Signal transducer and activator of transcription (STAT) proteins are latent cytoplasmic proteins that transmit cell-surface signals generated by ligand-receptor interactions to the nucleus. They are activated mainly by phosphorylation. Of the STAT proteins, STAT3 and to a lesser extent STAT5, is associated with transformed cells, particularly in tumors arising from oncogenes that activate tyrosine kinase signaling pathways. In benign cells, STAT3 like other STAT proteins, is transiently activated then deactivated by multiple regulatory proteins. However, in many malignant cells, the activation of STAT3 is constitutive; this persistent and aberrant signaling by STAT3 results in the continued expression of anti-apoptotic genes of the bcl family and of survivin, cell-cycling genes, angiogenic factors such as VEGF, and metastasis-promoting factors such as matrix metalloproteases. The activity of some oncogenic viral proteins, notably v-src, is due to persistent activation of STAT3. When malignant cells express constitutive STAT3 activation, their very survival depends upon STAT3s continued activation or expression or DNA-binding activity; inhibiting STAT3 at any of these steps results in cancer cell apoptosis, whereas benign cells survive the same treatment. This review will discuss the critical role of persistent STAT3 in the maintenance of the malignant state, and the efforts published to date for inhibiting STAT3 as a future therapeutic approach for cancer treatment; limitations of each inhibitory strategy will be included in so far as information is available.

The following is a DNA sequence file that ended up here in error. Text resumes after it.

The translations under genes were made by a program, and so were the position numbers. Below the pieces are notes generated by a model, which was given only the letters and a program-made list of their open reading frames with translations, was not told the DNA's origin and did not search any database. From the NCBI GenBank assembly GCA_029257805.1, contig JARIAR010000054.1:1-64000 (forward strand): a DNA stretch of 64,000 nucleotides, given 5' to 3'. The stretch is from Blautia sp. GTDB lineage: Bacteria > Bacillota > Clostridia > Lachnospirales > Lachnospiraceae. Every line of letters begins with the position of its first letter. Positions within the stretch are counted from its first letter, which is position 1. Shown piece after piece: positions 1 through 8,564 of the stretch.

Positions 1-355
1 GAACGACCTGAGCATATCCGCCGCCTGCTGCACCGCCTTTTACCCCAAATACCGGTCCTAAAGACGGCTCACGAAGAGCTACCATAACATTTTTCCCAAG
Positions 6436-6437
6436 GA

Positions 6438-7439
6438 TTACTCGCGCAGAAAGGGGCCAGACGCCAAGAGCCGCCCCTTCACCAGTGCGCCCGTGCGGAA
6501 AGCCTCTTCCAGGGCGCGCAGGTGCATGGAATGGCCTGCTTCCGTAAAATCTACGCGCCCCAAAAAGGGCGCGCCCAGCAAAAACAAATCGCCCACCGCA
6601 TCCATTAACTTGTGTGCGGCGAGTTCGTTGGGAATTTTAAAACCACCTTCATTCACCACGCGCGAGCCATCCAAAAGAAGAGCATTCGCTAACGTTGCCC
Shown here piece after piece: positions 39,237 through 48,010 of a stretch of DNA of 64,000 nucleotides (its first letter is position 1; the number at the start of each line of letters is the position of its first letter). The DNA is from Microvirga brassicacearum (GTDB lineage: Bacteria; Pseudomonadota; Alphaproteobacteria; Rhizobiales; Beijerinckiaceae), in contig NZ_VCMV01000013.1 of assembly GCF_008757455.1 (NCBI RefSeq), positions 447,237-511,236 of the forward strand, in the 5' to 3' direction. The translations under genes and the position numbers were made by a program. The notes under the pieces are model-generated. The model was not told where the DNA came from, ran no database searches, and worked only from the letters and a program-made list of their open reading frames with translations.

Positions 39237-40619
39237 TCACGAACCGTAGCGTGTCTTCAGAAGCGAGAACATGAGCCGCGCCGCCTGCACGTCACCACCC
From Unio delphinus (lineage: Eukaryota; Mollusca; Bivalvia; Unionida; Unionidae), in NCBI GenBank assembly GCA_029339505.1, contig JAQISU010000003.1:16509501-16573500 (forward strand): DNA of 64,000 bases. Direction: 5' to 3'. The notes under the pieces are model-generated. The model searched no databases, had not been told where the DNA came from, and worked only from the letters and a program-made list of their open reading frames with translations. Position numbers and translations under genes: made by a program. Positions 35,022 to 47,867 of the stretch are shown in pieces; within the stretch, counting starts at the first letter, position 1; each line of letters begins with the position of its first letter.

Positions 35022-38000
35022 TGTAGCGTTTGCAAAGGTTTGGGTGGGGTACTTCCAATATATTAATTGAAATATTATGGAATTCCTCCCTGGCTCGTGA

Keywords: STAT3, cancer, transcription factor, antisense, decoy, aptamer, peptidomimetic, PNA, phosphotyrosyl peptide, Gquartet
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